The pricing of risk in emerging credit markets: bonds versus loans

dc.contributor.authorMiles, William
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dc.description.abstractMuch of the volatility in emerging markets in the 1990s stems from the fact that the major form of foreign investment is the bond rather than the bank loans which predominated until the debt crisis of the 1980s. Bondholders are too dispersed to negotiate with during a liquidity shortfall. Thus, a shortage of reserves becomes a full-blown crisis. This was not the case in the 1980s when banks, as the major creditors, often lent to countries in arrears. The risk to a loan is therefore rescheduling, while the risk to a bond is default. Empirically pricing loans and bonds as assets reveals that bonds incorporate the greater risk of default into their spreads. Debentures are thus riskier credit than loans. As developing countries now obtain most finance through these risky instruments, the volatility of the 1990s is better understood.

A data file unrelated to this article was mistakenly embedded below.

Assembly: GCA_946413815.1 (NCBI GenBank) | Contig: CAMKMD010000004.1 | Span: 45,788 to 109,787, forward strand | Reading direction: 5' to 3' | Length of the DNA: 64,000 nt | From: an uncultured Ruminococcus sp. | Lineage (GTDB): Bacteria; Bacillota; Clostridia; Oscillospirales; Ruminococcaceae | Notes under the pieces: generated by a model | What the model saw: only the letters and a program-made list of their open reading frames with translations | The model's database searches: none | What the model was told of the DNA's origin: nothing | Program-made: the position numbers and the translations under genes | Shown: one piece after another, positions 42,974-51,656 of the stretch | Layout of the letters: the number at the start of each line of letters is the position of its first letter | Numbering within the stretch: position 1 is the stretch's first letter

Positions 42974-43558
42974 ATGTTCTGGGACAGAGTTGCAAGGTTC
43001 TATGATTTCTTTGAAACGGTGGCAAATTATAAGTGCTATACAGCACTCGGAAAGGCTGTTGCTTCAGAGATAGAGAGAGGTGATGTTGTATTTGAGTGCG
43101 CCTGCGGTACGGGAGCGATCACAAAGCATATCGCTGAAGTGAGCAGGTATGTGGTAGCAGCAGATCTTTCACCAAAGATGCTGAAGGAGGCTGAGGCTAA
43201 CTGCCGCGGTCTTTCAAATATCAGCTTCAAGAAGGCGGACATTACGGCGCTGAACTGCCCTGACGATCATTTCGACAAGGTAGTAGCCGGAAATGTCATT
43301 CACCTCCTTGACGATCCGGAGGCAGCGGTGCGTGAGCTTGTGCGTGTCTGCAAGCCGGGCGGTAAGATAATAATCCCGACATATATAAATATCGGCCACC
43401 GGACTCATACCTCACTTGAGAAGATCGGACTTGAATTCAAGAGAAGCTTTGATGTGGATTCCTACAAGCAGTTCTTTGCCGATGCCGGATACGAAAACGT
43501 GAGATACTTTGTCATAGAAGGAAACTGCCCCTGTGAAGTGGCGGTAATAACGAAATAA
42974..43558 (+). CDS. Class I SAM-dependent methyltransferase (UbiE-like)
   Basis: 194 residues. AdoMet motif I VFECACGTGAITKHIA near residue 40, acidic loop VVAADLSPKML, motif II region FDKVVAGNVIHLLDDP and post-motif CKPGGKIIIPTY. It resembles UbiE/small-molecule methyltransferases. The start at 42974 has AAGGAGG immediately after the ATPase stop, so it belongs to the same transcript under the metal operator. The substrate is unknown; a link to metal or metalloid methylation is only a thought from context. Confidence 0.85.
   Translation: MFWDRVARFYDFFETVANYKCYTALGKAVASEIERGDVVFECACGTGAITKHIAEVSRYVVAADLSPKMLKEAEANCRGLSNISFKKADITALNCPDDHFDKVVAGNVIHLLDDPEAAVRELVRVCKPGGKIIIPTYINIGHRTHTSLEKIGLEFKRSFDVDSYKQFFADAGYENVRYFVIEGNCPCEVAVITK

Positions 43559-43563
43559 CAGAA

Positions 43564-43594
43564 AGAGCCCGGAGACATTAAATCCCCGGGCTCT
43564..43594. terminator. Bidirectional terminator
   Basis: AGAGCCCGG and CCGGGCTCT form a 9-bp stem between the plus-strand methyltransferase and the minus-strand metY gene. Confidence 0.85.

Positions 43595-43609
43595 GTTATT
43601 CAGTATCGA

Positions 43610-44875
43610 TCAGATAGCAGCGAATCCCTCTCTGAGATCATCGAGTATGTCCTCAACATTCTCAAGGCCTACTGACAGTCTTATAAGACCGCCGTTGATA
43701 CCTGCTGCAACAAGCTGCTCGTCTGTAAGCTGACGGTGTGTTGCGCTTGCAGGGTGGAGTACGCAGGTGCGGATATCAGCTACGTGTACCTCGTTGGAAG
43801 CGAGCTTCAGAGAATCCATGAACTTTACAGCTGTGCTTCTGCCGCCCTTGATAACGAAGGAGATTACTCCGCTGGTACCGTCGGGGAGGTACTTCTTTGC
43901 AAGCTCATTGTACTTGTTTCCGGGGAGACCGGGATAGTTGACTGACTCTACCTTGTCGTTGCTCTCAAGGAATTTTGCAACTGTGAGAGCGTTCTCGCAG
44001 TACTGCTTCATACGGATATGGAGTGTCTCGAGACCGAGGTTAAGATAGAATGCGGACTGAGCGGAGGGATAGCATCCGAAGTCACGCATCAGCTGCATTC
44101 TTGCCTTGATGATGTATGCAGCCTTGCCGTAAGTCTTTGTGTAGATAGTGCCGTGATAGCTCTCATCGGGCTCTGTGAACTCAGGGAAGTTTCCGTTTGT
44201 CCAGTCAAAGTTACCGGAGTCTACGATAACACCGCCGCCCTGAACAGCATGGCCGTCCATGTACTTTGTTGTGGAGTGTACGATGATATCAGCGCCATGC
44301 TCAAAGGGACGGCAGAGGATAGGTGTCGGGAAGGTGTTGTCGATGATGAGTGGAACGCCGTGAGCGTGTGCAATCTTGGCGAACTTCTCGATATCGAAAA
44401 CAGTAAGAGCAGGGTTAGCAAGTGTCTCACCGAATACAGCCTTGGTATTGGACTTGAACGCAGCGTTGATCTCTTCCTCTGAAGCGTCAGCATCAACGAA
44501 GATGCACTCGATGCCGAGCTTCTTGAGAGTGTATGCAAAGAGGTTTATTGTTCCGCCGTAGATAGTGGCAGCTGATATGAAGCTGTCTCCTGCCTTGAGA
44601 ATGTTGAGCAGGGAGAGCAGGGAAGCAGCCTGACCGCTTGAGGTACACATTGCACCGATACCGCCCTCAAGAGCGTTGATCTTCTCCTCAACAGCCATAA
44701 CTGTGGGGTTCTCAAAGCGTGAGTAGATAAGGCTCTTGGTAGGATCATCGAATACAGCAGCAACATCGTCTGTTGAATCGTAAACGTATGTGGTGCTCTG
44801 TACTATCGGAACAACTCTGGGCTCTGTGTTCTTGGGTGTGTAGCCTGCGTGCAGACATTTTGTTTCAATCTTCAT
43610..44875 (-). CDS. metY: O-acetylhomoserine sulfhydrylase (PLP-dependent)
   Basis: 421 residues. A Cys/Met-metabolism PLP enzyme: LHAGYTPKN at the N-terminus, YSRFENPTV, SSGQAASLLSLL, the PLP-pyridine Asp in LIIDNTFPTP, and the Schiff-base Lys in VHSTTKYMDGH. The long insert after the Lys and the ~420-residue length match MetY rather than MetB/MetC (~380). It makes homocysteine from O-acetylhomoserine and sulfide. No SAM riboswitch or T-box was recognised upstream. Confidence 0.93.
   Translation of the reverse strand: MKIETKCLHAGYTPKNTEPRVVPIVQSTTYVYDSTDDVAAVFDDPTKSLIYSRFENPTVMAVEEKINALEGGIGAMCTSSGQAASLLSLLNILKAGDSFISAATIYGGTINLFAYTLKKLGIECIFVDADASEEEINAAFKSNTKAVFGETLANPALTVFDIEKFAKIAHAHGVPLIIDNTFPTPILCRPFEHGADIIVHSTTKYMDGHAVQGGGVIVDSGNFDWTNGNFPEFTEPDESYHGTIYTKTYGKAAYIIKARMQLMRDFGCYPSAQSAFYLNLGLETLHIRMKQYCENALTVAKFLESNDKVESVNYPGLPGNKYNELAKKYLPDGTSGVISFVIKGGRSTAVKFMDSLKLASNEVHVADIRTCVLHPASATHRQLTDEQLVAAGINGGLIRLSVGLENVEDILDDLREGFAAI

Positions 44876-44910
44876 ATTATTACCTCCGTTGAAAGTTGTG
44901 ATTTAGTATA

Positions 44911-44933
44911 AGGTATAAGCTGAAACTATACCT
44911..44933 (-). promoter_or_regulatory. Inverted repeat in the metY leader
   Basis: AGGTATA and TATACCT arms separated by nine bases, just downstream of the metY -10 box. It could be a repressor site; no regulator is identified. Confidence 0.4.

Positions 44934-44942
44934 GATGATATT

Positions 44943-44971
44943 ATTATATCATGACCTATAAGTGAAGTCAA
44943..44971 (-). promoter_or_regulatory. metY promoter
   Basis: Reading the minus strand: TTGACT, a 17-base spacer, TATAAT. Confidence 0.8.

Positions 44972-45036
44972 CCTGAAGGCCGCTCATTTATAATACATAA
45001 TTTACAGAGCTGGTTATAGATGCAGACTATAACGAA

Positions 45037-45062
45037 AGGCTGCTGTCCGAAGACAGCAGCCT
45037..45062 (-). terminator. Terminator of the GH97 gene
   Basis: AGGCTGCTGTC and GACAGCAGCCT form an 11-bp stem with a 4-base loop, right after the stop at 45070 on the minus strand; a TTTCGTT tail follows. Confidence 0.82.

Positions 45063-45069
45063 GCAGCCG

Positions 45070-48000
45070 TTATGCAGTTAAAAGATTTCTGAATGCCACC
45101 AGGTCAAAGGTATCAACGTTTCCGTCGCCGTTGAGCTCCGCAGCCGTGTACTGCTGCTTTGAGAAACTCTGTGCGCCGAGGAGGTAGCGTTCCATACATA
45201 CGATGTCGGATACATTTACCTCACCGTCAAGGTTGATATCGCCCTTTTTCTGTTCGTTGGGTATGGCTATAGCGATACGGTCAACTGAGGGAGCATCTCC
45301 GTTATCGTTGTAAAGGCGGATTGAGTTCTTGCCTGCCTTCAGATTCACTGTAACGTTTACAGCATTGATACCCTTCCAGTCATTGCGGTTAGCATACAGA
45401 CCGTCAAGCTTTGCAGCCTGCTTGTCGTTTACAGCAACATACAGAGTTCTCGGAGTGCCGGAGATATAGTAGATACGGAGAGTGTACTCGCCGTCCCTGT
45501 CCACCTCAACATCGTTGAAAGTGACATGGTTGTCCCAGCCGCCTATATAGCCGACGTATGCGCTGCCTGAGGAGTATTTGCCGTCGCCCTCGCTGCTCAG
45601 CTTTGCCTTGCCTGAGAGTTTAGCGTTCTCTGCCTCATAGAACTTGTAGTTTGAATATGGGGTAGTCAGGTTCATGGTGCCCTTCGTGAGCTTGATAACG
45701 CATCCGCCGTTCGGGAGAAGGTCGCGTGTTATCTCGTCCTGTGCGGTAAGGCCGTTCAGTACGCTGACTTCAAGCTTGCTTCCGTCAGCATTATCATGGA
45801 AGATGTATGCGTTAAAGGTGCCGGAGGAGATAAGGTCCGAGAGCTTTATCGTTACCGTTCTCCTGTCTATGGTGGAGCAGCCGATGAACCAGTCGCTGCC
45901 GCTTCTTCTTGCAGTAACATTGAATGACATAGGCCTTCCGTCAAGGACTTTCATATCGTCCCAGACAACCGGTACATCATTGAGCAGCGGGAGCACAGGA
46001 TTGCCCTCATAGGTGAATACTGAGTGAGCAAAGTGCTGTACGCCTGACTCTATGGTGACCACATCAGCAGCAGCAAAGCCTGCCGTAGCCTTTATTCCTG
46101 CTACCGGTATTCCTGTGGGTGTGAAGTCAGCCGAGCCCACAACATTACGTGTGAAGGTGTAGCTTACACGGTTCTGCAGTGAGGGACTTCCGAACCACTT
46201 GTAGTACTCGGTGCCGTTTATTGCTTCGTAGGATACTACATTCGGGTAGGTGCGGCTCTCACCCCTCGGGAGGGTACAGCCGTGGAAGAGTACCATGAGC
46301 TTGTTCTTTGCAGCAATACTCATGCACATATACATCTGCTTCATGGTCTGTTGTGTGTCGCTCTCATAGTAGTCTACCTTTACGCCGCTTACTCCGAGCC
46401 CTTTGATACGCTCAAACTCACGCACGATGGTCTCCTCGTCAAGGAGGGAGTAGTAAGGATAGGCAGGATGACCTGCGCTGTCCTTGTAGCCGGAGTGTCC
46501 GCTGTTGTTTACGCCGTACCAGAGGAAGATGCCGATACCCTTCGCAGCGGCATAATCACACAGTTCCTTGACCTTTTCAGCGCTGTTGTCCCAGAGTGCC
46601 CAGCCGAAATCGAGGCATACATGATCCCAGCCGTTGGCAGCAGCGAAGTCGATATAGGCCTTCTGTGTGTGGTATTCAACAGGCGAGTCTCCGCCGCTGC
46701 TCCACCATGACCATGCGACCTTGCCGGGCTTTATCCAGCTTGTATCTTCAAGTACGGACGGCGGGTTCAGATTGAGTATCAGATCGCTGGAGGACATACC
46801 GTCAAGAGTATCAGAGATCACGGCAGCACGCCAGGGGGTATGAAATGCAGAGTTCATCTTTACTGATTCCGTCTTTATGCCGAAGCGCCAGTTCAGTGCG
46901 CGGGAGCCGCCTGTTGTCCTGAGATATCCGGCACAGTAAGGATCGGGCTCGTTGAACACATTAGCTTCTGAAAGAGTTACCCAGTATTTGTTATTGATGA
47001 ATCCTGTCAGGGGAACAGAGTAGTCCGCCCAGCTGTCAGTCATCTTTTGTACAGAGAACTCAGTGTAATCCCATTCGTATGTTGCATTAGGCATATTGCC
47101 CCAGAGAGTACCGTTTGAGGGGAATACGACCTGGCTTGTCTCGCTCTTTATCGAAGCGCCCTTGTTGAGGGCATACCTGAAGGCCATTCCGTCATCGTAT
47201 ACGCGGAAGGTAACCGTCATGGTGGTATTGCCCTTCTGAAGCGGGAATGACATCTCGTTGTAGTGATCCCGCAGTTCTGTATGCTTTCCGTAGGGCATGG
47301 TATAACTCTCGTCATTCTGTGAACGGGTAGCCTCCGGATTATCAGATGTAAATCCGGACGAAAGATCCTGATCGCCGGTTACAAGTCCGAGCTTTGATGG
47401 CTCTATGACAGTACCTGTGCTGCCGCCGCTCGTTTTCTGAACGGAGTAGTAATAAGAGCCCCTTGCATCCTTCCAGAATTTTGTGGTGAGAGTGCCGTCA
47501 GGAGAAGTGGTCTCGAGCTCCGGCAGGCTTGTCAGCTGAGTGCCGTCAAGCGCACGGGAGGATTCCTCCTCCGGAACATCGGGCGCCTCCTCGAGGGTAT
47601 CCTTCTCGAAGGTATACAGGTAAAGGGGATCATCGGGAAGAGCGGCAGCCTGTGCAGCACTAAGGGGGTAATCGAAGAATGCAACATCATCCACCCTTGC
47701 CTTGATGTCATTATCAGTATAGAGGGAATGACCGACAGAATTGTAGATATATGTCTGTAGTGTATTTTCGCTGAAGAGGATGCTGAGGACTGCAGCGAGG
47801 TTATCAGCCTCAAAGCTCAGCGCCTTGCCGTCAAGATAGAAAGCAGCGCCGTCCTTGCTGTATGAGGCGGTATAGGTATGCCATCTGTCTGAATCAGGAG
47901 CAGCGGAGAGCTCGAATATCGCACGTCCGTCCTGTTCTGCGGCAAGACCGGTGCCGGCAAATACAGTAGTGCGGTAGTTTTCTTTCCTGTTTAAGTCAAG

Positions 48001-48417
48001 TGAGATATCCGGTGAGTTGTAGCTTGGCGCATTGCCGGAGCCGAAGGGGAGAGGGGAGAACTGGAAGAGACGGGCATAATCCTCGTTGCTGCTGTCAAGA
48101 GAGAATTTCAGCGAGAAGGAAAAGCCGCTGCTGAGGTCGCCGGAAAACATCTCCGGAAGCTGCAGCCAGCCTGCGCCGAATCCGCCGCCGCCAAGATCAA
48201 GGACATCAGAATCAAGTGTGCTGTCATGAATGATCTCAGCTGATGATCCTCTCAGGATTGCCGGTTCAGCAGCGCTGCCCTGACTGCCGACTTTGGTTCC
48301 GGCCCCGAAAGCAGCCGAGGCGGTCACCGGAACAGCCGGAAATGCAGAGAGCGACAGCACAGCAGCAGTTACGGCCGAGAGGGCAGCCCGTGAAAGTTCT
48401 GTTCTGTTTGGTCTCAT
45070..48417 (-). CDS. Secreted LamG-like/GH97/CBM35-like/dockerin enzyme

dc.identifier.citationMiles, W. International Advances in Economic Research (2000) 6: 221
dc.publisherKluwer Academic Publishers
dc.relation.ispartofseriesInternational Advances in Economic Research;v.6:no.2
dc.rights.holderCopyright 2000, International Atlantic Economic Society
dc.titleThe pricing of risk in emerging credit markets: bonds versus loans